“Don’t call it a comeback, I been here for years,” sang LL Cool J.

Listed investment companies (LICs) may soon be singing the same tune. After being hit hard over discounts to their asset backing, the abolition of “stamping fees” for initial public offerings (IPOs) and the rise of exchange-traded funds (ETFs), the longstanding sector is quietly showing signs of renewal.

New raisings are set to test investor appetite for the structure, amid an increasing focus on the benefits of high dividend yields, particularly for retirees and other yield-seeking investors.

Nevertheless, the latest ASX data highlights the challenges facing the sector. As of 30 April, ETFs had nearly double the market capitalisation of LICs, comprising $106.7 billion and $54.5 billion, respectively.

While the market value of LICs and listed investment trusts (LITs) rose by around 25 per cent over the year, ETFs enjoyed a 75 per cent rise. The number of LICs and LITs on the ASX fell from 111 to 101, even while the number of ETFs climbed from 212 to 221, with no new LIC IPOs since 2019.

Discounts to net tangible asset (NTA) backing remain an issue for a large number of LICs too. Such discounts to pre-tax NTA were as high as 57 per cent, according to Morningstar data as at 31 March, although a number of funds enjoyed small premiums too.

On 6 April, Monash Absolute Investment Company (ASX:MA1) announced it would be converting to an ETF structure in an attempt to “permanently remove the discount to NAV [net asset value] that was causing frustration with shareholders …[and] incentivising mischief makers.”

The move was backed by Monash shareholders at its 10 May general meeting.

“Monash has tried everything to get rid of the discount—an off-market buyback, on-market buyback, options issues, increased communication with investors and planners about the LIC and its investment portfolio performance—but hasn’t been able to shake it,” reported the Australian Financial Review on 9 May.

Even larger LICs such as VGI Partners Global Investments (ASX: VG1) have come under pressure from activist investors over persistent discounts. The company has responded with increased share buybacks, together with targeting a 4 per cent annual dividend yield to placate investors.

Other LICs such as Antipodes Global Investment Company (ASX: APL) have tried new approaches to closing the gap, such as conditional tender offers.

New listings

Yet the LIC sector is now staging a comeback with new listings, including from some industry veterans.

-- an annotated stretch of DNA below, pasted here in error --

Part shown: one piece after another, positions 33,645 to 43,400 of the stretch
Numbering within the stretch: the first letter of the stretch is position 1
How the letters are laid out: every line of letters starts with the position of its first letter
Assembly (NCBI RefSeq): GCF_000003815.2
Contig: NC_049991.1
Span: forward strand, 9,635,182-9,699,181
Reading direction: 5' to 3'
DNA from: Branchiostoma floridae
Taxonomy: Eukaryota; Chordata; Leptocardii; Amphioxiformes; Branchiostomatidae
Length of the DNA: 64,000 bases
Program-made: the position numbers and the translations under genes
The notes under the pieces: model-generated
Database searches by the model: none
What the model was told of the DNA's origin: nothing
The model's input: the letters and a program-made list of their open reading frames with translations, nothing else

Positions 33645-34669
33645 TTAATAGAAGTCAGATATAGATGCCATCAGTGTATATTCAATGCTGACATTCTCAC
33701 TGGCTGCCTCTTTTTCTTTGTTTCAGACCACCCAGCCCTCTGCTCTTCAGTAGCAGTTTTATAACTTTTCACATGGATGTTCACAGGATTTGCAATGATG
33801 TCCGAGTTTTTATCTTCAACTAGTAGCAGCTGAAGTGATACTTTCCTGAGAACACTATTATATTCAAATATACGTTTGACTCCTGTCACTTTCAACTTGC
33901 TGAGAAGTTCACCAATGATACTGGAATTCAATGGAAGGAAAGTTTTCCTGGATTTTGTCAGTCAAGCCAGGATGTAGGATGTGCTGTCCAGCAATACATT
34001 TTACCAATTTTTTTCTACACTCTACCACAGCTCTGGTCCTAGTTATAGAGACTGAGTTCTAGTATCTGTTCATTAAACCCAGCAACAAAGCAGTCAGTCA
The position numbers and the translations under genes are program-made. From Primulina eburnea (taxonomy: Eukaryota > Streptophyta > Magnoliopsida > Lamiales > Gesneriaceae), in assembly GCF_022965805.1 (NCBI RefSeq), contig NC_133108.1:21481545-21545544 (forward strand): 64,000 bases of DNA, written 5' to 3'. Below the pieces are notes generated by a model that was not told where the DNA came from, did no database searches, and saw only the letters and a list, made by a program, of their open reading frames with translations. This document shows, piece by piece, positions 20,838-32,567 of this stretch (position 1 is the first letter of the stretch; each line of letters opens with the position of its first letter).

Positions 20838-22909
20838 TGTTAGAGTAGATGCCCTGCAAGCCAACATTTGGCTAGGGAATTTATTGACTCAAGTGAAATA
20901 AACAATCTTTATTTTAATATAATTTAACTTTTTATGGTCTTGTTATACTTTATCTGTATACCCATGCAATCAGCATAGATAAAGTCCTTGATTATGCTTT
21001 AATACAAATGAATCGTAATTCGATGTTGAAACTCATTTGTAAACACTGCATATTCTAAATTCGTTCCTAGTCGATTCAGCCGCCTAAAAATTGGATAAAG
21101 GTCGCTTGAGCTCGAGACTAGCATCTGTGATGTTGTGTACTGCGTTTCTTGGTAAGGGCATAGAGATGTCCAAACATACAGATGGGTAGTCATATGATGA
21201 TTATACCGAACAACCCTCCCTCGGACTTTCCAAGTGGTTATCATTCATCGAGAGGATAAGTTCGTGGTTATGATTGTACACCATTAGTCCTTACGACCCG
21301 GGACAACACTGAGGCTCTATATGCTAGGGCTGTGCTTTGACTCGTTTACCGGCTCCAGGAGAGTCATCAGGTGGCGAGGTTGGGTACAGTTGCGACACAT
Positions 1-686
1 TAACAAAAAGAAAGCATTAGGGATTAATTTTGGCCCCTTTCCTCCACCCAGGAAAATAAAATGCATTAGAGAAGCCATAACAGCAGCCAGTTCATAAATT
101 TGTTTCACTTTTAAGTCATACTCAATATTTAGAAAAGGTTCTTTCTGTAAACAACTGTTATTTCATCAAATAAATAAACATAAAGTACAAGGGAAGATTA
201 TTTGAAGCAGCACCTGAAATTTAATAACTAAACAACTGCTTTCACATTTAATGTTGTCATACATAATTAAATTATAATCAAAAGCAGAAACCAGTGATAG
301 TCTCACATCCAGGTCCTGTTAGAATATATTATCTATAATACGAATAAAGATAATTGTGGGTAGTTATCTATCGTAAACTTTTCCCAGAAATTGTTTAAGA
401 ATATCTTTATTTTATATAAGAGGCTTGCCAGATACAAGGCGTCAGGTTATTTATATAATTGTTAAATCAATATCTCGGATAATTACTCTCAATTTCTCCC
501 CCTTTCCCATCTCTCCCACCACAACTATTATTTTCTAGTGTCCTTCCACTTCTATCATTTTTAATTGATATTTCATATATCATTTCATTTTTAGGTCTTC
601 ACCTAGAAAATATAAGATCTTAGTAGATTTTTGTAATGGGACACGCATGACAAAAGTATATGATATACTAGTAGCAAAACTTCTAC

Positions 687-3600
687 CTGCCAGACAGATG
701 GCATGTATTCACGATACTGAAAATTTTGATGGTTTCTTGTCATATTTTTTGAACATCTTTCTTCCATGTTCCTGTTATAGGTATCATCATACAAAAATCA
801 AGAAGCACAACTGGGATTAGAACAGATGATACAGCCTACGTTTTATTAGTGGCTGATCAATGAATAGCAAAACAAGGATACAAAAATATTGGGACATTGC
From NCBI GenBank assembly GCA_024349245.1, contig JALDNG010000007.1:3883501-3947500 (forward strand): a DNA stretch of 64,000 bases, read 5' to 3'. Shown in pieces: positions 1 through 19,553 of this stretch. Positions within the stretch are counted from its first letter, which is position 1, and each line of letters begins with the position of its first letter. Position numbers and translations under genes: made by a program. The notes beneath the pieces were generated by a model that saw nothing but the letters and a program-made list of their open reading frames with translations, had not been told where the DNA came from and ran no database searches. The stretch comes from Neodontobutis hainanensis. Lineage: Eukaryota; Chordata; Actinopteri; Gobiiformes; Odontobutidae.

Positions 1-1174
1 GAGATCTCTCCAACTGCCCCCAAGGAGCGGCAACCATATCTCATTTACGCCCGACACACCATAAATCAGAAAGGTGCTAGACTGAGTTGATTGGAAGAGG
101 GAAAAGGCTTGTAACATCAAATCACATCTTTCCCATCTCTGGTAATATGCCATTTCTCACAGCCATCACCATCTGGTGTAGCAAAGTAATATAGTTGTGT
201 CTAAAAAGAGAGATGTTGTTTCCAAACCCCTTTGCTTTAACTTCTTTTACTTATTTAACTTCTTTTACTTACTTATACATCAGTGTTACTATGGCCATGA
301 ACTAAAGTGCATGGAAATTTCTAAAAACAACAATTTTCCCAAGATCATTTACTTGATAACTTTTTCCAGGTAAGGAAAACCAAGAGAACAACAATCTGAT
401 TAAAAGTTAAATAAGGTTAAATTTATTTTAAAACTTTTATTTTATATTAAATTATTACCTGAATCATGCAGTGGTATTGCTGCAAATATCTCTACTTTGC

Wilson Asset Management founder Geoff Wilson, described as the “undisputed king of Australia’s LIC market”, is undertaking a $225 million IPO for his new LIC, WAM Strategic Value, prospective ticker WAR.

The fund will target “discounted asset opportunities,” including LICs trading at discounts to their NTA, together with “corporate transactions and dividend yield arbitrages.”

Another LIC IPO is planned by Salter Brothers, Salter Brothers Emerging Companies Limited, prospective ticker SB2. The fund aims to raise up to $20 million to invest in 20 to 35 emerging companies in Australia with market capitalisations under $500 million.

A photo showing the reflection of a woman looking at the ASX board

Higher yields

LICs could also benefit from yield-hungry investors seeking alternatives to the current measly returns offered by bank deposits. Interest rates for term deposits have declined by around 10 basis points since the start of the year and by 135 basis points over the past year, according to the Reserve Bank of Australia’s latest statement on monetary policy.

With an estimated $1.1 trillion stashed in household bank deposits, savers may turn to LICs for their higher dividend yields, with many offering yields well above current bank deposit rates.

However, Morningstar’s Ross MacMillan cautions LIC investors not to take historical yields for granted.

“Each LIC is run by a board of directors which determines what the dividend payout will be. They can decide to hold funds back, smooth out returns, so you have to take a look at who is on the board and what their policy is regarding distributions,” said MacMillan, senior analyst, manager research.

“The older-style LICs such as Argo, BKI and Milton have been around for 50 years plus. They generally have good liquidity and a long history regarding their investment philosophy with low portfolio turnover, passing most dividends on to shareholders.

“It’s also important to look at the LIC’s operating cost. The older ones tend to have lower operating costs so most of the dividends are passed onto shareholders.”

Should retirees and other older investors move up the risk curve by buying equities?

“With interest rates at such low levels, LICs are going to attract attention, particularly from an older demographic such as retirees, or anyone looking for yield,” he said.

“But I can’t stress enough that while you can get the yield, investors have to consider they’re substantially increasing their risk by moving from fixed interest. If you’re in your 70s or 80s, that’s not exactly a place you want to be.”

For those willing, Morningstar’s favourites in the LIC sector include the silver-star rated Magellan Global Fund (ASX: MGF), with analyst Chris Tate describing Magellan as an “esteemed portfolio steward...[with] a stringent approach to capital preservation.” The Magellan High Conviction Trust (ASX: MHH), Australian Foundation Investment Company (ASX: AFI) and Mirrabooka Investments (ASX: MIR) have all earned bronze ratings.

With yields still in focus, the upcoming LIC IPOs will be closely watched to see if the sector is making a genuine comeback or could face further knock-out blows from rivals.